Clay soil in a time of drought!

Friday, November 18th, 2016 by Dustin Gebers

Clay soils are pretty interesting. A lot of people would initially think that clay soil is pretty strong soil, it is to an extent. However, clay has a tendency to move a lot in wet and dry conditions. When clay is wet it expands when it is dries out it shrinks. It’s not usually a problem when you set a house it has tons and tons of weight that is setting on top of the foundation.

Consider pottery making for a moment, clay pottery more specifically. After you have shaped your clay pot you will place it in the kiln to be fired. This changes the mineral components of the clay, when you pull it out of the kiln it may be smaller than you expected. That’s because the kiln has sucked all the moisture out and all that clay has gotten really hard and shrank.

“Clay is considered as the fine grained natural rock. The composition of clay may consist of organic matter, metal oxides and clay minerals. When the clay is dried or fired, it becomes hard, non plastic and brittle. In its natural form, it is plastic because it contains water (http://factfile.org/10-facts-about-clay-soil ).”

It’s known that foundation is the most important thing in a home. When that clay foundation shrinks during a drought like we have right now, the house is going to settle some. What does it mean by settling? If it creates gaps underneath the soil the foundation isn’t going to bridge that gap. It’s going to collapse into that gap. Same reason why sink holes fall apart; There are large voids underneath the soil, it eventually the weight of the soil that is bridging that gap will going to fail creating that sink hole. The house is no different it could be large it could be small eventually it will fail; the concrete foundation our house is made of isn’t going to hold up to that weight over that structure.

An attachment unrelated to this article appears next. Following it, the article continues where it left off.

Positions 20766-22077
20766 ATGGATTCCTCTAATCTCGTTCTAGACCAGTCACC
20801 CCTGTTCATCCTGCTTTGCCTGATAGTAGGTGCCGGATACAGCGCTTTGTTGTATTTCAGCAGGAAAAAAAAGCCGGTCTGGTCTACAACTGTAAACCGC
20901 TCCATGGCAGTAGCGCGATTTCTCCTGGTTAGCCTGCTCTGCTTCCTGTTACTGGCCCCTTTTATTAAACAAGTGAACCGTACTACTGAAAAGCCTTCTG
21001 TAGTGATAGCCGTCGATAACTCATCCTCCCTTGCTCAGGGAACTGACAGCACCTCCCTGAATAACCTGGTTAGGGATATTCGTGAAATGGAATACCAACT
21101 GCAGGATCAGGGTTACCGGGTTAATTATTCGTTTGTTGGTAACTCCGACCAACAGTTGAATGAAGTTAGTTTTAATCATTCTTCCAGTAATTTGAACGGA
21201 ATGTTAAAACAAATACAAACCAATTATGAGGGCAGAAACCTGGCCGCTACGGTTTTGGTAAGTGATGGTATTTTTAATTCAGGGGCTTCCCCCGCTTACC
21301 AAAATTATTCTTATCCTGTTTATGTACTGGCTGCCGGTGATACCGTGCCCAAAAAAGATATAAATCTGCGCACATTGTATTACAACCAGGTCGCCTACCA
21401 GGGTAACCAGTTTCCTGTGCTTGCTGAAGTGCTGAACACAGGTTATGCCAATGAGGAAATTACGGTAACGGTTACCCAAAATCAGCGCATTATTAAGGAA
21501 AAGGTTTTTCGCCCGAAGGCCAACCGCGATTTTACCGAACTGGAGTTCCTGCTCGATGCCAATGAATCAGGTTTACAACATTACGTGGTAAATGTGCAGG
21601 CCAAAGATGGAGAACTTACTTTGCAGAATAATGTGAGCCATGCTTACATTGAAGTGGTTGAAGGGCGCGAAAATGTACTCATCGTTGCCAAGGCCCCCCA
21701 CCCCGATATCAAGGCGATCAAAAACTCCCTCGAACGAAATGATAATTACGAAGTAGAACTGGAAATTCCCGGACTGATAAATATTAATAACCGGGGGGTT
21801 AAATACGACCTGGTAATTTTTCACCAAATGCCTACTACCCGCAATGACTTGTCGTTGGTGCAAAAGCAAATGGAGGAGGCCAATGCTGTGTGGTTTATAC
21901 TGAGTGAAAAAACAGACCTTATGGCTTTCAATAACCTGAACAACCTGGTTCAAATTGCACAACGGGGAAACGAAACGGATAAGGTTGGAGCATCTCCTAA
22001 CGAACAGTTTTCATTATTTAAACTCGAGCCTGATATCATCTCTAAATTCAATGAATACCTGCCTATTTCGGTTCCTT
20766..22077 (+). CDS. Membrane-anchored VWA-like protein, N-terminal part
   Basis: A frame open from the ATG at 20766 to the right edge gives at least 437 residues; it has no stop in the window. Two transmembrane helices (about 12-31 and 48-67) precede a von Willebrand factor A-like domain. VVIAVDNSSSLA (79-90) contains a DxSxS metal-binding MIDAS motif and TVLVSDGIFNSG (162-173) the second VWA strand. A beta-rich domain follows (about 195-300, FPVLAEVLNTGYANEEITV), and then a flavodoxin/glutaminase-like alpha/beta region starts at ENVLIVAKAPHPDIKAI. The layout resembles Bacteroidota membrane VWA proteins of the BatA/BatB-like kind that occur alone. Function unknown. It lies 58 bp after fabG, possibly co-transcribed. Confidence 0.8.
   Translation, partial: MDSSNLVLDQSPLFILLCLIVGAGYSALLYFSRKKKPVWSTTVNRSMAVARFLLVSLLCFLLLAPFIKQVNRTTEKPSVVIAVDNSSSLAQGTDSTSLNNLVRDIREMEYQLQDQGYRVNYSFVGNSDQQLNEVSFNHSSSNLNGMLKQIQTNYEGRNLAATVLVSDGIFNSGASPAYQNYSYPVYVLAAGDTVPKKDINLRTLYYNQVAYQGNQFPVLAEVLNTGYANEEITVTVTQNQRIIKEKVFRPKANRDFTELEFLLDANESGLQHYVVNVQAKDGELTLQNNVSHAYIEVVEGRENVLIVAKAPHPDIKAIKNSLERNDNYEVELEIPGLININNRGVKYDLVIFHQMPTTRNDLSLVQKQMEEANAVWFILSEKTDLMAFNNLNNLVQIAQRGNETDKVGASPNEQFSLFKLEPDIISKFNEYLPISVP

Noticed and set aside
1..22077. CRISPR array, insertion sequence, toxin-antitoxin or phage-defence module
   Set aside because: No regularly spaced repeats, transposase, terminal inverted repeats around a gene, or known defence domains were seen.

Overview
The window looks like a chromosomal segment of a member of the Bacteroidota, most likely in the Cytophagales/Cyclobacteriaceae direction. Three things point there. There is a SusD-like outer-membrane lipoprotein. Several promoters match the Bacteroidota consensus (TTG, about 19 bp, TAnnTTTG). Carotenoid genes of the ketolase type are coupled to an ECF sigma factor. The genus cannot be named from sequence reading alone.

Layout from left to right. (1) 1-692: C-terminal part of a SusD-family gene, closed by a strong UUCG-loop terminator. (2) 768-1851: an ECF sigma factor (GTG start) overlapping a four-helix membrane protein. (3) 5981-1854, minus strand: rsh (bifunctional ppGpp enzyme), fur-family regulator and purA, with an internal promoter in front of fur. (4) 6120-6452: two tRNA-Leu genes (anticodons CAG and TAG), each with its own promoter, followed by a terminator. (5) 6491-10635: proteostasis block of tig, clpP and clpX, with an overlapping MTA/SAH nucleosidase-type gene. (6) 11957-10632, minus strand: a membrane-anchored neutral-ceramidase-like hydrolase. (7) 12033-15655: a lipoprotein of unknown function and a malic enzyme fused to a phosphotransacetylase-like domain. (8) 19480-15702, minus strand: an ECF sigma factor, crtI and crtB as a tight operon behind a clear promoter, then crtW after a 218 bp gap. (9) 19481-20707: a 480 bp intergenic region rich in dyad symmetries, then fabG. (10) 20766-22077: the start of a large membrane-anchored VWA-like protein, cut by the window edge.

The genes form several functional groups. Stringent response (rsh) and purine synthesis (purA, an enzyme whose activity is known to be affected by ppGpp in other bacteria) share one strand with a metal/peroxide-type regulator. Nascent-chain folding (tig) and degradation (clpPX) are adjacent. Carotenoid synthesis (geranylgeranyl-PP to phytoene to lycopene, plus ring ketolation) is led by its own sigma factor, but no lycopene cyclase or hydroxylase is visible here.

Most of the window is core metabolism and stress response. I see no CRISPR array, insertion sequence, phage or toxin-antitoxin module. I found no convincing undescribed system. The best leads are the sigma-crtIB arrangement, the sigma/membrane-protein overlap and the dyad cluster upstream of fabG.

The first signs of this will be cracks above doors and windows, both becoming harder to close. Also, stair step cracking on the outside of your home in the foundation.

When it does fail, the foundation itself actually cracks; its broken. Once it’s broken, there is no amount of glue that can put it back together.

 "It's not going to heal itself when it gets wet again it's not going to push it back," Layne Gebers.

 We use different types of solutions to figure out what caused the settlement; where is it coming from, what areas need to be addressed. If you have any concerns about your foundation call in today for a free inspection. We would be happy to come out and take a look.

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